In the Key of Jarmusch: Postpunk Chamber Music
Jim Jarmusch’s choice of music and musicians is as poetic and precise as his cinematic allusions. Music writer Simon Reynolds shows us how to listen in the first of five pieces.
Perhaps no director has more fully mapped out the landscape of contemporary music in his movies as Jim Jarmusch. While he’s pulled together traditions and genres from around the globe––using Ethiopian composer Mulatu Astatke, for example, in Broken Flowers––he continually returns to rock, tracing out its regional roots and new transformations. He also often casts rock musicians. Performers like Tom Waits, Screamin' Jay Hawkins, Joe Strummer, Iggy Pop, The RZA, and Jack and Meg White of the White Stripes have popped up in his films as well as on their soundtracks. In Mystery Train, Jarmusch makes Elvis Presley and Sun Studios key plot points. In Year of the Horse, he makes rock the movie’s subject. We asked music writer Simon Reynolds to guide us through several of Jarmusch’s films to see how carefully the music and movie are matched, as well as how the director’s choices evolved and played off each other. Stranger Than Paradise is the first of five films by Jarmusch that Reynolds covers. In the coming days, he addresses the music of Down By Law, Dead Man, Ghost Dog: The Way Of The Samurai and The Limits of Control.
Stranger Than Paradise (1984): Postpunk Chamber Music
During the late Seventies and early Eighties, New York City was a cauldron of experimentation and hybrid creativity. Artists moved back and forth across the suddenly porous boundaries between postpunk rock, the visual arts, the worlds of underground cinema and theater, and the emerging hip hop scene. If anything was central, though, it was rock, which became the cultural hot spot with the arrival of punk and flourished further with the confrontational No Wave movement and then the more colorful, playful genre known as mutant disco.
There was a time when almost every artist was also in a band: painter Jean-Michel Basquiat and future actor/director Vincent Gallo, for instance, were both in the weird noise outfit Gray, while Jim Jarmusch sang and played keyboards in The Del-Byzanteens. "At that time everyone in New York had a band," Jarmusch recalled in 1984. "The idea was that you didn't have to be a virtuoso musician to have a band. The spirit was more important than having technical expertise."
It was while he was moving through the incestuous downtown Manhattan scene that Jarmusch became friends with John Lurie, who would not only star in Stranger Than Paradise but score the film and help the director come up with the idea for the story's first part. Lurie fronted The Lounge Lizards, whose scrawny mutant take on bebop he described as "fake jazz" in an unguarded interview moment. The quip became a millstone but actually fits the Lounge Lizards musically and sartorially: their retro-tinged sound and suave suits harked back to some bygone pre-rock era but subtly warped it.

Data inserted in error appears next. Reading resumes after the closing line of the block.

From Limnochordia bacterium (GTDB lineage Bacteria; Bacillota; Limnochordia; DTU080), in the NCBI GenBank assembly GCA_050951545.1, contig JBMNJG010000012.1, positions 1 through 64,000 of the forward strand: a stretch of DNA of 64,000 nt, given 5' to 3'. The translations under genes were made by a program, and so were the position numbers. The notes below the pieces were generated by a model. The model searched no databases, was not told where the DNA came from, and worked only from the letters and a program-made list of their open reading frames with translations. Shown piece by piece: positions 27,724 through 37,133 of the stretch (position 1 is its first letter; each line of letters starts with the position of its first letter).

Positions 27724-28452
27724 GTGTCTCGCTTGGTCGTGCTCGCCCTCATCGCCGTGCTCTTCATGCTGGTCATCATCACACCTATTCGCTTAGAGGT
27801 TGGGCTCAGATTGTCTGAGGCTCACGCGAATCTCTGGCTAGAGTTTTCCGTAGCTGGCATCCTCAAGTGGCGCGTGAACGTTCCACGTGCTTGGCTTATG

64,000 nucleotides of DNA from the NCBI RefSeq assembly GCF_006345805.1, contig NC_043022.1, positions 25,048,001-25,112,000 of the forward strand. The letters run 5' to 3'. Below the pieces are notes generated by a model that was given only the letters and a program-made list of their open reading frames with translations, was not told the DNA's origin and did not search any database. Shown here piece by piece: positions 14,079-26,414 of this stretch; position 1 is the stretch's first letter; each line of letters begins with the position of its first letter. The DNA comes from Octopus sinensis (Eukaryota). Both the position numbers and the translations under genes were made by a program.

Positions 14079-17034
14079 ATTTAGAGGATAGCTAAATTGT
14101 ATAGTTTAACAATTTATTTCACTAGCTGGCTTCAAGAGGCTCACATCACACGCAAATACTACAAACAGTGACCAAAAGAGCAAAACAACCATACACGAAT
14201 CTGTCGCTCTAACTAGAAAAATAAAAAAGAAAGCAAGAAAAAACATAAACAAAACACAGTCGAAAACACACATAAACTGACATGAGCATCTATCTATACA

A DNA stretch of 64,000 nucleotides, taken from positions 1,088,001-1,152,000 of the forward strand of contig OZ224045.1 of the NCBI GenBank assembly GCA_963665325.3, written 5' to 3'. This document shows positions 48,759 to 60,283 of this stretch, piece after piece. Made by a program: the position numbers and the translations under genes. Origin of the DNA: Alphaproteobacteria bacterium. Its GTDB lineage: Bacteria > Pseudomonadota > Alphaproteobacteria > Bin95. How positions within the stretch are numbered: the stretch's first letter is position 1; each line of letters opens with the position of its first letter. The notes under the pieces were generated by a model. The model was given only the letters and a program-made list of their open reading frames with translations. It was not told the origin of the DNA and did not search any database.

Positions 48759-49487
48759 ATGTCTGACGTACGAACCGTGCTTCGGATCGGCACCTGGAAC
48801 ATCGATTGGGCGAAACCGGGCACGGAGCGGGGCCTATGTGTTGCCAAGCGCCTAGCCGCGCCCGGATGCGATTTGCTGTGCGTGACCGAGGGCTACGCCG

Much the same could be said for Stranger Than Paradise, which seems to be set in some indefinable era that's neither present, nor past. Being shot in black-and-white contributes to this effect, as do the old-fashioned clothes worn by Lurie's character Willy and his buddy Eddie (pork pie hats, suspenders and jackets that seem to come straight out of The Hustler), the quaint household appliances, the vintage TV and movies on the portable B/W television, and the one non-Lurie composition on the soundtrack, Screamin' Jay Hawkins' ghoulish R&B classic "I Put A Spell On You".
The movie is suffused in Americana (at one point Willy tries to explain a football game on TV to Eva, his visiting Hungarian cousin, only to give up) and in some sense is about America as a mythic wonderland that somehow eludes the grasp even of those born in the USA. Lurie's score, though, avoids jazz or R&B for a faux-European vibe: a neurotic chamber music of cello and violins that sometimes sounds agitated and highly-strung, sometimes subdued and achingly melodic. It's perfect for the uncanny way Jarmusch's movie makes Middle America (a snow-covered and shadowy Cleveland, a blizzard-shrouded Lake Erie) look like Mittel Europa. Even Florida, which Willy, Eddy and Eva visit on a disastrous vacation, is made to feel chilly, bleached of color and cheer by cinematographer Tom DiCillo.
Simon Reynolds is a New York-based journalist and author. He has contributed to The New York Times, Sight and Sound, and Spin, among other places, and his books include Rip It Up and Start Again: Postpunk 1978-84 and Bring the Noise: 20 Years Writing About Hip Rock and Hip Hop. His blog can be found at http://blissout.blogspot.com/.